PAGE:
Your Guide to This Year's Common Application Essay Prompts

With over 750 participating universities, the Common Application is one of the most widely-used college application platforms in the world. It helps students like you streamline the application process by sharing the same information with multiple universities with the click of a button.

You can then customize your applications based on the unique requirements of each school.

One of the most important aspects of the Common Application is the essay prompts. You’ll need to show off your writing abilities by answering one of the questions. This year’s essay prompts are the same as last year’s. Take a look at the prompts below: 

  1. Some students have a background, identity, interest, or talent that is so meaningful they believe their application would be incomplete without it. If this sounds like you, then please share your story.

Tip: This is a good place to talk about any unique abilities or experiences you might have. Try to be surprising and unique when answering this prompt without sounding too arrogant. It’s best to tie your answer to your expectations for college, including which major, minors, clubs, or groups you might like to join that share these interests.

  1. The lessons we take from obstacles we encounter can be fundamental to later success. Recount a time when you faced a challenge, setback, or failure. How did it affect you, and what did you learn from the experience?

Tip: Try to describe the context of the setback when answering this prompt. Some teenagers think the sky is falling because they lost followers on Instagram or got an F on one of their exams. Make sure your setback is real and your ability to overcome it speaks to your personal qualities as a human being, not someone obsessed with perfection or popularity.

  1. Reflect on a time when you questioned or challenged a belief or idea. What prompted your thinking? What was the outcome?

Tip: You should only answer this prompt if you feel strongly about your beliefs or experiences, not just playing devil’s advocate for the sake of being different. You should also establish some context for your beliefs, how they were formed, any role models that might have made an impression on you growing up.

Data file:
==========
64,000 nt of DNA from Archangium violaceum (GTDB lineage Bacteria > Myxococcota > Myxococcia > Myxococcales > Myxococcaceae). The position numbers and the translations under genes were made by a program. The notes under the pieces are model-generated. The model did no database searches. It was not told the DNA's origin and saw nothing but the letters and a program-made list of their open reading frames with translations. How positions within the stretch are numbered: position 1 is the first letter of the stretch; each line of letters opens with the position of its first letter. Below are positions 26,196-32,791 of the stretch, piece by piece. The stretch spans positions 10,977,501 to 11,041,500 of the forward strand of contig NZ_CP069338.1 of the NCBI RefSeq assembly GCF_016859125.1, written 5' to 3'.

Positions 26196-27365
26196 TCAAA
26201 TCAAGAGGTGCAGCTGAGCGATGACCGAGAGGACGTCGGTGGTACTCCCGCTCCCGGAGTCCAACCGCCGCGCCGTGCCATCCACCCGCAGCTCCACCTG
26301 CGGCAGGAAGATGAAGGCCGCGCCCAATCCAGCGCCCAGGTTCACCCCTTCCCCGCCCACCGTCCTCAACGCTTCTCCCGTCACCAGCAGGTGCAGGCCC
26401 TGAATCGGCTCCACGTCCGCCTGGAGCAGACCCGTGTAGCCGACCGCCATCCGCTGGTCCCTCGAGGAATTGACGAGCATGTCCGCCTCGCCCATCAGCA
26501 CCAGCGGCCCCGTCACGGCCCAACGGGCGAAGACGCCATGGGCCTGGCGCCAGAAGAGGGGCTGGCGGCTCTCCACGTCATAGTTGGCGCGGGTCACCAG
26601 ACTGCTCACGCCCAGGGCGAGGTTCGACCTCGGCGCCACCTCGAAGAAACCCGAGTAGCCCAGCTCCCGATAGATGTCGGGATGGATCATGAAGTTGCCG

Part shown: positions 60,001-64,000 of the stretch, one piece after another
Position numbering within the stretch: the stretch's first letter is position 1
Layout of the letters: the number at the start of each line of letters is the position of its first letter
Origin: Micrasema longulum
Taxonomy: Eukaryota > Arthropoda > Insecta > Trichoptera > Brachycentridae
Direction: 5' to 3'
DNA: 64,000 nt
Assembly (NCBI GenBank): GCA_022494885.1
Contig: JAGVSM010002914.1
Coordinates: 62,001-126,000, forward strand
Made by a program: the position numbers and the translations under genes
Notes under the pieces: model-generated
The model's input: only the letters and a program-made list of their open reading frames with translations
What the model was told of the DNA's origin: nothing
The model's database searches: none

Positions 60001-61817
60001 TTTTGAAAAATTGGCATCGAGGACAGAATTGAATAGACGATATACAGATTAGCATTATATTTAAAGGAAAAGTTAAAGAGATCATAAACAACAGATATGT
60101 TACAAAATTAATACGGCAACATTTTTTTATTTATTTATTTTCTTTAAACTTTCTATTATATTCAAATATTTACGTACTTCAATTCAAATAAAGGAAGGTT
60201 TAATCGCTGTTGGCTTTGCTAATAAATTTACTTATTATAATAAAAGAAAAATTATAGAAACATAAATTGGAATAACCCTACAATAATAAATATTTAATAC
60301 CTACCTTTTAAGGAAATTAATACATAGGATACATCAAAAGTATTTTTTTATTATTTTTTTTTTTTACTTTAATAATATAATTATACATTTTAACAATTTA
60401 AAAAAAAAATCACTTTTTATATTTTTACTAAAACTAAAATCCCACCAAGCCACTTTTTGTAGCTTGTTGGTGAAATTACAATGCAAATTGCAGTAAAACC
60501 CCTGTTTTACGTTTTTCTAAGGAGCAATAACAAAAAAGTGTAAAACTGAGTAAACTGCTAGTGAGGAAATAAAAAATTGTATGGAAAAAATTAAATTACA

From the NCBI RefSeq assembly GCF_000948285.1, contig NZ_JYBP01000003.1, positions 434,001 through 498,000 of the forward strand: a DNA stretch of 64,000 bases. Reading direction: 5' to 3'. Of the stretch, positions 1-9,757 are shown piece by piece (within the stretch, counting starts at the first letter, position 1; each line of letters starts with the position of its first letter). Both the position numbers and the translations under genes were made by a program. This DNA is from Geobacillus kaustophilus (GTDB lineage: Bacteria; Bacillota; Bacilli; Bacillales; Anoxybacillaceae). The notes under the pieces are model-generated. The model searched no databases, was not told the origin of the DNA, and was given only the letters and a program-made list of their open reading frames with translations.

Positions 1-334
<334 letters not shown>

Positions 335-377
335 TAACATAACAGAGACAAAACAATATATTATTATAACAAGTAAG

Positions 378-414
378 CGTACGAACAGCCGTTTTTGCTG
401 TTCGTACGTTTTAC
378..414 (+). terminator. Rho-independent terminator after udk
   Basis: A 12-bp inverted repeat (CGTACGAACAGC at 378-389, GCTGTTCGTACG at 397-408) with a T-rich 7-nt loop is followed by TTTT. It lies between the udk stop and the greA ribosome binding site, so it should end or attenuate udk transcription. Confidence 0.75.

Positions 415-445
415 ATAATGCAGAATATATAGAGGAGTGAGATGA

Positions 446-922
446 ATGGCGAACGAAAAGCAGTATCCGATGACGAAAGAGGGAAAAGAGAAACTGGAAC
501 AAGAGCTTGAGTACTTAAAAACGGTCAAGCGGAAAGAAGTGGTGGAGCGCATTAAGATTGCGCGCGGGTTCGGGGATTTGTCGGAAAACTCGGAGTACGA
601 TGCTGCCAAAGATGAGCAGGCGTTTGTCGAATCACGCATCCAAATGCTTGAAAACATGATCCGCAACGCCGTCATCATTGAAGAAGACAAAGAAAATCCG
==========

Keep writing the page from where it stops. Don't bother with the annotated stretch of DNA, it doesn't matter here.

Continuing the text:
1. Describe a problem you've solved or a problem you'd like to solve. It can be an intellectual challenge, a research query, an ethical dilemma - anything that is of personal importance, no matter the scale. Explain its significance to you and what steps you took or could be taken to identify a solution.

Tip: Always a great prompt for a go-getter that’s interested in politics, public policy, or global change. You’ll need to do some extensive research on whatever problem you’d like to solve. Offer real-world, practical solutions, not idealistic fantasies that probably won’t come true.

  1. Discuss an accomplishment, event, or realization that sparked a period of personal growth and a new understanding of yourself or others.

Tip: Be unique with this prompt, as many applicants will talk about traditional high school experiences such as getting good grades and playing sports. Whatever topic or event you choose, play up the emotions and personal dynamics of the scene. Don’t just recount the who, what, where, and when.

  1. Describe a topic, idea, or concept you find so engaging that it makes you lose all track of time. Why does it captivate you? What or who do you turn to when you want to learn more?

Tip: A great opportunity for students that are already dead-set on pursuing a certain major in college. If you answer this prompt without a clear academic path in mind, it might seem like you’d rather get lost in a fun activity instead of doing your schoolwork.

  1. Share an essay on any topic of your choice. It can be one you've already written, one that responds to a different prompt, or one of your own design.

Tip: Completely open-ended, this prompt gives you complete creative freedom. This tends to be one of the most popular prompts with students, because they already know what they want to write about. Unless you have something truly extraordinary to say, it’s best to go with a more structured writing prompt like the ones mentioned above.

Acing the Common Application essay prompts is key to telling your unique story. Be honest, humble, and bold, and you’ll make the right impression on admissions officers.

If you’re looking for professional help, contact VivED Consulting for a Free Breakthrough Session to get the feedback you need to succeed.